But Rousseff's appointment of her mentor Lula, charged last week with money laundering and fraud as part of the probe, may be one step too far – especially as impeachment proceedings loom over the president. Reuters reported that there are signs Rousseff's main coalition partner is preparing to abandon the government.
Meanwhile, Judge Sergio Moro, who released the wiretaps, is coming under fire for the disclosure, saying he is fanning the flames of discontent. He retorted that the tapes allowed the public to scrutinize Brazil's leaders.
North Korea: Playing Chicken
President Obama ordered new sanctions on North Korea in retaliation for its nuclear and ballistic missile tests, just as North Korea sentenced an American student to 15 years of hard labor for stealing a propaganda poster.
“The order is…aimed at the government…and its activities that threaten the United States and others,” Obama said after it was announced Wednesday.
The sanctions are in response to North Korea’s nuclear test on Jan. 6, and its ballistic missile test Feb. 7. Sanctions were adopted by the United Nations Security Council and Congress, which passed the North Korea Sanctions and Policy Enhancement Act last month.
Meanwhile, North Korean continues its saber-rattling, boasting it had made another breakthrough in missile technology.
Kurds: We'll Do It Our Way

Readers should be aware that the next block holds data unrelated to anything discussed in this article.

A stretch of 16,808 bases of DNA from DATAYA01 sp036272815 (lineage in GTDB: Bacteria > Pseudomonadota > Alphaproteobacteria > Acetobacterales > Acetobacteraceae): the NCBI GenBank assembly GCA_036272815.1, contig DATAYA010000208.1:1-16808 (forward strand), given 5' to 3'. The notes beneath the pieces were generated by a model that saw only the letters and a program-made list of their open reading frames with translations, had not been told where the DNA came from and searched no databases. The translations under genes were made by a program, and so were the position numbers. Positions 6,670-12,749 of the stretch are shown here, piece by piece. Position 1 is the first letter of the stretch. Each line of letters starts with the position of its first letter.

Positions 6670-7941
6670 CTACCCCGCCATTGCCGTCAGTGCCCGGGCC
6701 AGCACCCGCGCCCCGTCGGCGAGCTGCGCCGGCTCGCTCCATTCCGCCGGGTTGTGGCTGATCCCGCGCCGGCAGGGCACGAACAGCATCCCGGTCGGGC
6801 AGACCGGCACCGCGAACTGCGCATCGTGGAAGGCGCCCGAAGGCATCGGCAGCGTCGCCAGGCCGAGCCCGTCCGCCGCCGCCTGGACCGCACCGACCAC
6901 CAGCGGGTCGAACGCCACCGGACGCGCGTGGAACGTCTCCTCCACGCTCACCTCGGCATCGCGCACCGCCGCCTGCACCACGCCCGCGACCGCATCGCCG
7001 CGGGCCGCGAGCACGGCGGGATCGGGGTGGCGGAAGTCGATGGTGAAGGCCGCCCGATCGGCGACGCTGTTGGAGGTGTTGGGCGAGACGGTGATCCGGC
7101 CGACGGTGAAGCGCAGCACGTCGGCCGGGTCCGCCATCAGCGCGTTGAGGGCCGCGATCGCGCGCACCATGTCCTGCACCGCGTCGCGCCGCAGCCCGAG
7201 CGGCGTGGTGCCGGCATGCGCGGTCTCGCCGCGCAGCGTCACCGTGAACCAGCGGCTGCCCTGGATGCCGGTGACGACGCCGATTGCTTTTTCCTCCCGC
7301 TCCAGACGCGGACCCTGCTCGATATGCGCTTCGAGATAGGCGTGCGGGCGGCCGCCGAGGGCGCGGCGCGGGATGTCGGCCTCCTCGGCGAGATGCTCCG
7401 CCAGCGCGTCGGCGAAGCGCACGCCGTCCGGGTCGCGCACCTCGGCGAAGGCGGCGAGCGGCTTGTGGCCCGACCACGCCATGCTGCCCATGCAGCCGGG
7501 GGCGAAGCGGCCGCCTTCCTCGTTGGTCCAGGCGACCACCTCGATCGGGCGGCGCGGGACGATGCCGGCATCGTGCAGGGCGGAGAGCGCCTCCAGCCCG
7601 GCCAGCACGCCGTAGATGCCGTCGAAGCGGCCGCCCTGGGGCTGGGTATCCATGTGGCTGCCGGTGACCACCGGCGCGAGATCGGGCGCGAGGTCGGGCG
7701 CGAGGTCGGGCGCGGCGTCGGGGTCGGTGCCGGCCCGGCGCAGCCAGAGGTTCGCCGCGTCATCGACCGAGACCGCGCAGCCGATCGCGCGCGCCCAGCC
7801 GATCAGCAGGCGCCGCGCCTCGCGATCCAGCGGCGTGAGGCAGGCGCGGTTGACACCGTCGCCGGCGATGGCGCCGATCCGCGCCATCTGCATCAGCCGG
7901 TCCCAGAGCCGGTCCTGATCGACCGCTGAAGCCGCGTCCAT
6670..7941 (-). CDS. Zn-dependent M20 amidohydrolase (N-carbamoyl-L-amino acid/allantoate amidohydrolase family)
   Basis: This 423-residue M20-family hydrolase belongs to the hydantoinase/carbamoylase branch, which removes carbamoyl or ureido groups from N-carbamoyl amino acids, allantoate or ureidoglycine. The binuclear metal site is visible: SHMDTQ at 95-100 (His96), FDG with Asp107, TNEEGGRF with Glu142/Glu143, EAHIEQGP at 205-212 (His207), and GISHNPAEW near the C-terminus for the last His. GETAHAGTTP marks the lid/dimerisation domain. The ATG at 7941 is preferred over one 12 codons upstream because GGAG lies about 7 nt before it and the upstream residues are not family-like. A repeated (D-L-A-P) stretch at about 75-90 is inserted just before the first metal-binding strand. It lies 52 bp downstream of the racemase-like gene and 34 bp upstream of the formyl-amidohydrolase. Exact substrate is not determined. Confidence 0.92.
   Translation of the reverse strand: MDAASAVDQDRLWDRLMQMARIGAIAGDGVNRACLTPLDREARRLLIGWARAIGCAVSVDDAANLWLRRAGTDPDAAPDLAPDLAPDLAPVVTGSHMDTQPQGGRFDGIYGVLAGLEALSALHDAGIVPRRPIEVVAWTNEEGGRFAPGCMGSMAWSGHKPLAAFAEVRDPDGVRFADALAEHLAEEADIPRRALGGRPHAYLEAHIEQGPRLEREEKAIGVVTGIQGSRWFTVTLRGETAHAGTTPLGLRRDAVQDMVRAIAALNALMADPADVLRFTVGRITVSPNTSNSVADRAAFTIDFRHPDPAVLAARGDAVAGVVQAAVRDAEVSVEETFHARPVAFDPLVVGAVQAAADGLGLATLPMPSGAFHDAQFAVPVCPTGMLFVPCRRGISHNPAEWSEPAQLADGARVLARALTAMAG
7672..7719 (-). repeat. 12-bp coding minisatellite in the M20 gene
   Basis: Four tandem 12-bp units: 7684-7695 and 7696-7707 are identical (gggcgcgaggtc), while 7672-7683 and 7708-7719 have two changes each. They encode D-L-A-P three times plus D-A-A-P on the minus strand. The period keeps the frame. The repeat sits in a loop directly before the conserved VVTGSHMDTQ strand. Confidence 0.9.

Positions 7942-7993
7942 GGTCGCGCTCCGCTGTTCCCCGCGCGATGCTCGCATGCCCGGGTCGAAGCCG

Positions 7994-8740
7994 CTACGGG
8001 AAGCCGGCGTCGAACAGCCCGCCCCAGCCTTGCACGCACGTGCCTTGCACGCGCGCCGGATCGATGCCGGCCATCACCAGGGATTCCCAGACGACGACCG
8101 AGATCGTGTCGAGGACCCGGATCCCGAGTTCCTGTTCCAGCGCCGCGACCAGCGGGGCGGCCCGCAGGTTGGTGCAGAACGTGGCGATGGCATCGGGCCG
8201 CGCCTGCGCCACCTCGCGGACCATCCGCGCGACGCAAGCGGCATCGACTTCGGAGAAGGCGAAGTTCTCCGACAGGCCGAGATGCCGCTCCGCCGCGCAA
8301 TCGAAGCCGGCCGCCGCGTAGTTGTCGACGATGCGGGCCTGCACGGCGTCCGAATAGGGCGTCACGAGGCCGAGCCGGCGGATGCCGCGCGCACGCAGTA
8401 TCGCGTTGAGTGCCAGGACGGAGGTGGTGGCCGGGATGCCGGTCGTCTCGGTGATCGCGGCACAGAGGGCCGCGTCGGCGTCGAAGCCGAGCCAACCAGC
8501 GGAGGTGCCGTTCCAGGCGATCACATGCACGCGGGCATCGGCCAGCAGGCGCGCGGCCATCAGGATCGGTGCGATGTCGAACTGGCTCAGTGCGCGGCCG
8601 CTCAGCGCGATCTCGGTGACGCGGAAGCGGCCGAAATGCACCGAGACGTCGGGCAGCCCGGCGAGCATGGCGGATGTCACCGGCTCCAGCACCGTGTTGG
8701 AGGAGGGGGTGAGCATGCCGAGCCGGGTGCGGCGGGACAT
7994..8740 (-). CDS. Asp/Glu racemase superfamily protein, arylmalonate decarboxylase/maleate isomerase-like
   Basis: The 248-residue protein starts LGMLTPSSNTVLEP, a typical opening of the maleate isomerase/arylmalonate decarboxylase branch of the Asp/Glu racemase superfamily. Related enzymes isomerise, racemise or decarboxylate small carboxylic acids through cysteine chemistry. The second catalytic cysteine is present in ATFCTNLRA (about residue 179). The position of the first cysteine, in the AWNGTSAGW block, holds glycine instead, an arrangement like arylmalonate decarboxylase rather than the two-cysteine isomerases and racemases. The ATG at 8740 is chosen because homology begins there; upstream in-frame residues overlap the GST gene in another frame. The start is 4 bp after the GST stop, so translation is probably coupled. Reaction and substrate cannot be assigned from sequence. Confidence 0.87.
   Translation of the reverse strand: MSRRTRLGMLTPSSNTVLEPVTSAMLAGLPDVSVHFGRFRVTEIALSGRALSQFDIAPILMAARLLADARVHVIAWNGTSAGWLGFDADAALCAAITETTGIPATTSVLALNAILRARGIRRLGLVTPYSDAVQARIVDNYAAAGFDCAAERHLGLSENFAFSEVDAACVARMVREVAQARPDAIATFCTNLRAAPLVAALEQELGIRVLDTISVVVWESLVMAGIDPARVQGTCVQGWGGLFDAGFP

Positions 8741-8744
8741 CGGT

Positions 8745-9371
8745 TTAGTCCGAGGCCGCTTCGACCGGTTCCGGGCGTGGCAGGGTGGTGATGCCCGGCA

Oh those Kurds, such good warriors – if only they would behave.
On Wednesday, Kurdish officials announced they would establish a state in northern Syria after being shut out of UN-brokered peace talks between the Syrian government and the opposition.
In fact, to the horror of governments in two countries – Turkey and Syria – a spokesman for the Syrian Democratic Union Party (PYD) told the Associated Press the group is not hoping to create an exclusively Kurdish zone, but rather “an all-inclusive area with representation for Turkmens, Arabs and Kurds in northern Syria.”
Already, the Syrian government, the opposition and Turkey have slammed the announcement. Kurds in Syria – long repressed by the regime – won default self-rule over their region during the revolution. Turkey, meanwhile, is currently dealing with a renewed Kurdish insurgency at home. The Kurds in Iraq have been key to fighting Islamic State – working with the US and Russia – but friction with the central government continues.
The Syrian Kurdish plan would give Syrian Kurds a similar deal Iraqi Kurds have had since US intervention in Iraq in the 1990s: self-rule in a federal system. It's what Turkish Kurds want, too.
Both Turkey and the US designate Turkish Kurd organization, the PKK, as a terrorist organization. But the Syrian Kurds are different, the US government says, adding it would not oppose federalism if the Syrian people chose that arrangement.
Storks: For the love of junk food…a staycation
We humans do it – too often – reach for the potato chips instead of a properly balanced meal.
Why should storks be any different?
In fact, the lure of “junk food” is so strong for these birds, they have stopped going south from Europe to Africa for the winter, say researchers. Instead, they are opting to stay in Spain and Portugal, feasting on garbage at landfills.
That's because these landfills give them food security, say researchers. It has helped the population grow 10-fold in 20 years. And they are not getting fat either.
But they don't live at the landfills, oh no – these birds are picky.
Still, their addiction to sugar and preservatives might be short-lived: The EU landfill law dictates that all open sites be closed by 2018.
–Compiled and written by Jabeen Bhatti
Thu, 03/17/2016 – 05:58